Shell: North American Natural Gas Production Will Grow



NEW YORK (THE WALL STREET JOURNAL via Dow Jones), Oct. 6, 2009

Royal Dutch Shell plans to increase its natural gas production in North America, said Marvin E. Odum, head of the company's U.S. unit.

Royal Dutch Shell plans to increase its natural gas production in North America, said Marvin E. Odum, head of the company's U.S. unit.

Though gas prices are now very low, Mr. Odum said in a Monday interview with The Wall Street Journal, Shell believes long-term prices will recover, justifying the company's interest.

He said the growth in gas production would come from the company's deepwater discoveries in the Gulf of Mexico as well as from giant shale formations in western Canada, the Rockies and the Gulf Coast.

Shell's natural gas production in the U.S. has fallen to 1.05 billion cubic feet a day in 2008, down 9.5% from two years earlier, according to company filings. Its Canadian production has been flat. Still, North American natural gas currently accounts for about 7.8% of Shell's global oil and gas production.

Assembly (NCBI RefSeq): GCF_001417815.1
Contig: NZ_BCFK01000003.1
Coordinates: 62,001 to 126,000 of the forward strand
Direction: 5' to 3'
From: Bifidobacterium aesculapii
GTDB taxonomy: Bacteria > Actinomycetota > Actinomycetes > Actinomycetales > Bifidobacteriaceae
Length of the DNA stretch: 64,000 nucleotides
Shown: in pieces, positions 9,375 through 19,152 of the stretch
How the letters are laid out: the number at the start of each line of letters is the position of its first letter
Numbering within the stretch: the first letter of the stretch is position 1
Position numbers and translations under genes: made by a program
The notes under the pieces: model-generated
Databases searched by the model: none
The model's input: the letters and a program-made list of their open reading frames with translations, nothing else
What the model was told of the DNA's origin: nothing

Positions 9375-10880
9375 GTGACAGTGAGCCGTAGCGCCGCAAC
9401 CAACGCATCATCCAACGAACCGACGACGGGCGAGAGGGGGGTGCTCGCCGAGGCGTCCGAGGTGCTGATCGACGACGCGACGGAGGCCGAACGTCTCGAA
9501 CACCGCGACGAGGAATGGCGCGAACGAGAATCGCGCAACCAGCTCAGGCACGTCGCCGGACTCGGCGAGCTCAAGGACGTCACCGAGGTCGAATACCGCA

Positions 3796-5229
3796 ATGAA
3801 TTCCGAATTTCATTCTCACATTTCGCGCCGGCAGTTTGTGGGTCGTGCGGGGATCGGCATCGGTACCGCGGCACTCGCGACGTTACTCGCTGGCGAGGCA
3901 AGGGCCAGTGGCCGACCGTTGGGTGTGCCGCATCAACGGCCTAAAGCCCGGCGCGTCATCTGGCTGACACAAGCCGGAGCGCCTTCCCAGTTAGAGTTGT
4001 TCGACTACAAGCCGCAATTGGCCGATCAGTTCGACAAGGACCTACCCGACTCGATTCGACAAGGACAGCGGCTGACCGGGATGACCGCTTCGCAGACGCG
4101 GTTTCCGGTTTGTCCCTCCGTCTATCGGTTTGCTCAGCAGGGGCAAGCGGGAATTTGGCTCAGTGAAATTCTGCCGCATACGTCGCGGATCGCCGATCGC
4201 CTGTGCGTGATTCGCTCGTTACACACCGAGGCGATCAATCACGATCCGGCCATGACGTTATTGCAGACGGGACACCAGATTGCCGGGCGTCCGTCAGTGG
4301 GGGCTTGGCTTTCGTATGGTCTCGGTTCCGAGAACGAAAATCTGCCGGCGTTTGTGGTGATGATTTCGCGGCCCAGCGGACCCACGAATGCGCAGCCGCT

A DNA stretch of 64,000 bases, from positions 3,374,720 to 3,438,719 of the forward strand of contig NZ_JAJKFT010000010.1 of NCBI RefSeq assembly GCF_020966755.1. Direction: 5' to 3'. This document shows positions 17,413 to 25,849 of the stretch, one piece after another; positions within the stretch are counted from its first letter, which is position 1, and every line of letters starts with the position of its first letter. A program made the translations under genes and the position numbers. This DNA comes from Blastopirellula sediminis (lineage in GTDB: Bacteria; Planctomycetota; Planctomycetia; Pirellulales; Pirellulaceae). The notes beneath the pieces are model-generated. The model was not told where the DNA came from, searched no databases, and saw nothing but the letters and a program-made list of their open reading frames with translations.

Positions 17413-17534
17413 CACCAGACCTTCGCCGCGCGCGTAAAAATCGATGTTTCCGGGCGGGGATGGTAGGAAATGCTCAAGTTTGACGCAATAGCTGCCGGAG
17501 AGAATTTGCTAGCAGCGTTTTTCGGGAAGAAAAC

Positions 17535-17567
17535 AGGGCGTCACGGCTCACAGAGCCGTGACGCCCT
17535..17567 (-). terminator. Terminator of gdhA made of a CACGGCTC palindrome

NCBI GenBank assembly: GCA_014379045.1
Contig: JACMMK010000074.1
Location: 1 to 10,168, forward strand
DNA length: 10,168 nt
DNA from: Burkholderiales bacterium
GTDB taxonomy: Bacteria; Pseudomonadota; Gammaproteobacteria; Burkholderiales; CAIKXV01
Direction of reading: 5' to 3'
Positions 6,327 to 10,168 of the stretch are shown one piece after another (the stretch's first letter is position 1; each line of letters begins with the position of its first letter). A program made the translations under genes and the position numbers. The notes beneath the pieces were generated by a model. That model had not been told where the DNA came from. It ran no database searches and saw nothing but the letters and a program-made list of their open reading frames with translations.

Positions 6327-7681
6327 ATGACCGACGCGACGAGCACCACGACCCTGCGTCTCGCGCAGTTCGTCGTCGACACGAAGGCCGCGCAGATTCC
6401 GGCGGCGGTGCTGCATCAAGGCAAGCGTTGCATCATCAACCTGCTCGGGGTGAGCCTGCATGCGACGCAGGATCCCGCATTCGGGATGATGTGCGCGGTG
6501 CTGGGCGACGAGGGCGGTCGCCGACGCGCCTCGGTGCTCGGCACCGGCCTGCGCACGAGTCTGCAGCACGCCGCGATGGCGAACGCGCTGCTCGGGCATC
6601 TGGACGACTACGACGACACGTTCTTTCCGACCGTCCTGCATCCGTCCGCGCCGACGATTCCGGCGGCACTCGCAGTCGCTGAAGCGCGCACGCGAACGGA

Mr. Odum declined to say how much he expected North American gas production to grow, but said it "could be much more than what we're producing now."

Among the global integrated oil companies, Shell moved quickly to embrace the unconventional gas discoveries made by smaller, independent producers earlier this decade. In 2007, it partnered with Calgary-based EnCana Corp. to form a joint venture to develop acreage in Louisiana's Haynesville shale. In July 2008 it bid $5.87 billion for Duvernay Oil Corp., a company that had tiny oil and gas production, but had amassed 450,000 acres in western Alberta and British Columbia that appear promising for gas production.

Shell has what Mr. Odum called "a very significant land position" in parts of North America where large amounts of natural gas is trapped in dense rocks such as shale.

Mr. Odum said that Shell was happy with the acreage it had leased, but hadn't ruled out another deal for a company that had amassed a large land position but hadn't started to develop it.

Other companies, mostly European oil giants -- including BP PLC, StatoilHydro ASA and BG Group PLC -- have also snapped up North American shale gas assets in the past couple of years.  

Copyright (c) 2009 Dow Jones & Company, Inc.


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